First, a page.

How to View the Yosemite 'Firefall' This Year (Video)

There are a few natural phenomena that every person should see in their lifetime: a solar eclipse, the northern lights, and the Yosemite National Park firefall.

Yosemite's firefall usually occurs in February, when on a clear evening, the setting sun reflects brilliant colors like red and orange on the waters of Horsetail Fall, according to Lonely Planet. The bright red and orange hues make the waterfall appear as if it’s overflowing with lava (hence the name, “firefall”). This is not to be confused with the other Yosemite Firefall, which was a summertime event held between 1872 and 1968, in which smoldering hot embers were spilled from the top of Glacier Point into the valley of Yosemite National Park, according to

This wintertime spectacle typically happens between five and 15 minutes before sundown, usually in late February, Lonely Planet reported. Many people flock to Horsetail Fall, which flows over the famous El Capitan, to get a glimpse of the glow. Most people also try and find a lookout spot in the late morning or early afternoon to get a good view.

Firefall At Yosemite National Park
Yajnesh Bhat / 500px/Getty Images

This year, according to the National Park Service, there are some restrictions for vehicles from Feb. 14 through 27, between noon and 7 p.m. Instead of driving straight to the El Capitan Picnic Area, guests must park at the Yosemite Falls parking lot and walk one-and-a-half miles (each way) to a special viewing area nearby, according to the NPS website. Northside Drive will have one lane closed to vehicles, so pedestrians can walk safely to their viewing spot. Plus, there will be no access between Camp 4 and the El Capitan Crossover. One exception: Vehicles with a disability placard will be able to drive up to the El Capitan Picnic Area and park.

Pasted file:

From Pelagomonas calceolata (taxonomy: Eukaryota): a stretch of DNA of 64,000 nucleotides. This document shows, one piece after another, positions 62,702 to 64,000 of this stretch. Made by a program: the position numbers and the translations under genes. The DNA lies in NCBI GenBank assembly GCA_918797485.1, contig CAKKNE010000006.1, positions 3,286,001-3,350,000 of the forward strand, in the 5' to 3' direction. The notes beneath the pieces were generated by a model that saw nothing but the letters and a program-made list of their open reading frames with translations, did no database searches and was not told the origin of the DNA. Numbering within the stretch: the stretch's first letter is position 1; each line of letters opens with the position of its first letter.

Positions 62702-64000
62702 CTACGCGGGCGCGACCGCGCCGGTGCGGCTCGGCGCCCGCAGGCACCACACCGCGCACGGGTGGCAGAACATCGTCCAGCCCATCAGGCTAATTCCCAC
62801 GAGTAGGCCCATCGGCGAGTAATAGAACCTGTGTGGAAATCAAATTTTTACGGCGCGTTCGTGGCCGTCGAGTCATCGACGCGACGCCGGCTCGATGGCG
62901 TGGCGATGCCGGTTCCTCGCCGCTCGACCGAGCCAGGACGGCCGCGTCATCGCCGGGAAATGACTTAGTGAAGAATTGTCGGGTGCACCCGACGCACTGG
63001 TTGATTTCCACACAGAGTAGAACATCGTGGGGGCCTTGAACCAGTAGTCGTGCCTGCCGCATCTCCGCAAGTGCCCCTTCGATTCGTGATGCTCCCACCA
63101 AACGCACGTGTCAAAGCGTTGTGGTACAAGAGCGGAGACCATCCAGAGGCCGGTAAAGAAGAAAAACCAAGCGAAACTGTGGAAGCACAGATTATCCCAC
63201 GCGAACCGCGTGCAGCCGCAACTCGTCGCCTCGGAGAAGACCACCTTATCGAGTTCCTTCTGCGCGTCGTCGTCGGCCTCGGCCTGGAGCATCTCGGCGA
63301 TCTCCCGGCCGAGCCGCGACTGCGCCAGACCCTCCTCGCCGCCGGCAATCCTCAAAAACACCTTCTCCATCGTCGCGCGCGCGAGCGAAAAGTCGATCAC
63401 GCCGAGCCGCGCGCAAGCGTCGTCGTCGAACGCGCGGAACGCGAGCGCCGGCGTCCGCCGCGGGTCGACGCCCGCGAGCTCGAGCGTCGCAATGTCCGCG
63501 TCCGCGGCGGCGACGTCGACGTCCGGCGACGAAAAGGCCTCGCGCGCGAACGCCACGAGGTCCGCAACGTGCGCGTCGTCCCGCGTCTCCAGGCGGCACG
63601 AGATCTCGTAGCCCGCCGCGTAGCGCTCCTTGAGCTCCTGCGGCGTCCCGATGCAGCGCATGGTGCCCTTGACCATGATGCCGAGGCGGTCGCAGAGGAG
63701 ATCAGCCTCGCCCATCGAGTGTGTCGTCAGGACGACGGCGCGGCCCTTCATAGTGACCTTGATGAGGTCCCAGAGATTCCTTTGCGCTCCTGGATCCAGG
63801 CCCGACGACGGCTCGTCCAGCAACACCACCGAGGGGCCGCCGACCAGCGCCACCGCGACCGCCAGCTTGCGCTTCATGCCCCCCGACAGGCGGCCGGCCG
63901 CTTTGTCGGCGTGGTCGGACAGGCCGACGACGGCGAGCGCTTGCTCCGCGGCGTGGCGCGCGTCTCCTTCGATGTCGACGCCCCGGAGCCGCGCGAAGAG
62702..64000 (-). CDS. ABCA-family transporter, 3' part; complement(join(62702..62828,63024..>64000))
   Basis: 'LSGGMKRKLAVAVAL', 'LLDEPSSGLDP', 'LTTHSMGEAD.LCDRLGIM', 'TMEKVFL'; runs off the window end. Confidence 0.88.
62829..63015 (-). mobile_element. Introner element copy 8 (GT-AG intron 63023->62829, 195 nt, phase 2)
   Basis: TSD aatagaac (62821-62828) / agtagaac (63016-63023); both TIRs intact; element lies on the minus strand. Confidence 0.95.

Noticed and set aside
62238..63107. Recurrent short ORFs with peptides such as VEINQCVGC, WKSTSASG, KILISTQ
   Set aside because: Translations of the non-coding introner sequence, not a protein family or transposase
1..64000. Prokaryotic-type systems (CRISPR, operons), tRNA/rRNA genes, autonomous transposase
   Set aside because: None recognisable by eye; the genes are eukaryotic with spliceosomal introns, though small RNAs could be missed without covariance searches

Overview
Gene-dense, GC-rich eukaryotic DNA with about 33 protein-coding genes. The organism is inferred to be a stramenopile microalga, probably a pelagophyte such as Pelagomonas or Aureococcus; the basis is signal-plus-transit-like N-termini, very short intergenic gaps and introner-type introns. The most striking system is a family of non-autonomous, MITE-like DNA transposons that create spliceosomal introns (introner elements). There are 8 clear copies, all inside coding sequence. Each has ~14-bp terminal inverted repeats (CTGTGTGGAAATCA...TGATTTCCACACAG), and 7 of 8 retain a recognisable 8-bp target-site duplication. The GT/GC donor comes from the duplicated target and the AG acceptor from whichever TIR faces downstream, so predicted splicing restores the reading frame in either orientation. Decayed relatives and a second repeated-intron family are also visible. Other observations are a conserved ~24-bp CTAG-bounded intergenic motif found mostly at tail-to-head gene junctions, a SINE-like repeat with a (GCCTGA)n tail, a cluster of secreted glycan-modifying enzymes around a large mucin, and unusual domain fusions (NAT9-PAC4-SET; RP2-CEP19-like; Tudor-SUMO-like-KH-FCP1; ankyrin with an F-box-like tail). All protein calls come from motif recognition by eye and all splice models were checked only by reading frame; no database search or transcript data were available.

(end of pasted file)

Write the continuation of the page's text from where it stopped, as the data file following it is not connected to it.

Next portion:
There are also some similar restrictions for people coming from Southside Drive. These restrictions are due to firefall becoming a major attraction over the years, leading to inadequate parking, litter, vegetation damage, erosion, and unsanitary conditions. These rules are in place to keep visitors and the surrounding environment safe.

Since it’s the middle of winter and the event takes place close to sundown, visitors are encouraged to bring warm clothes and flashlights or headlamps, according to the NPS website.

This event is totally free, and there is no permit required. More information about restrictions in the area and how to view the firefall can be found on the NPS website.

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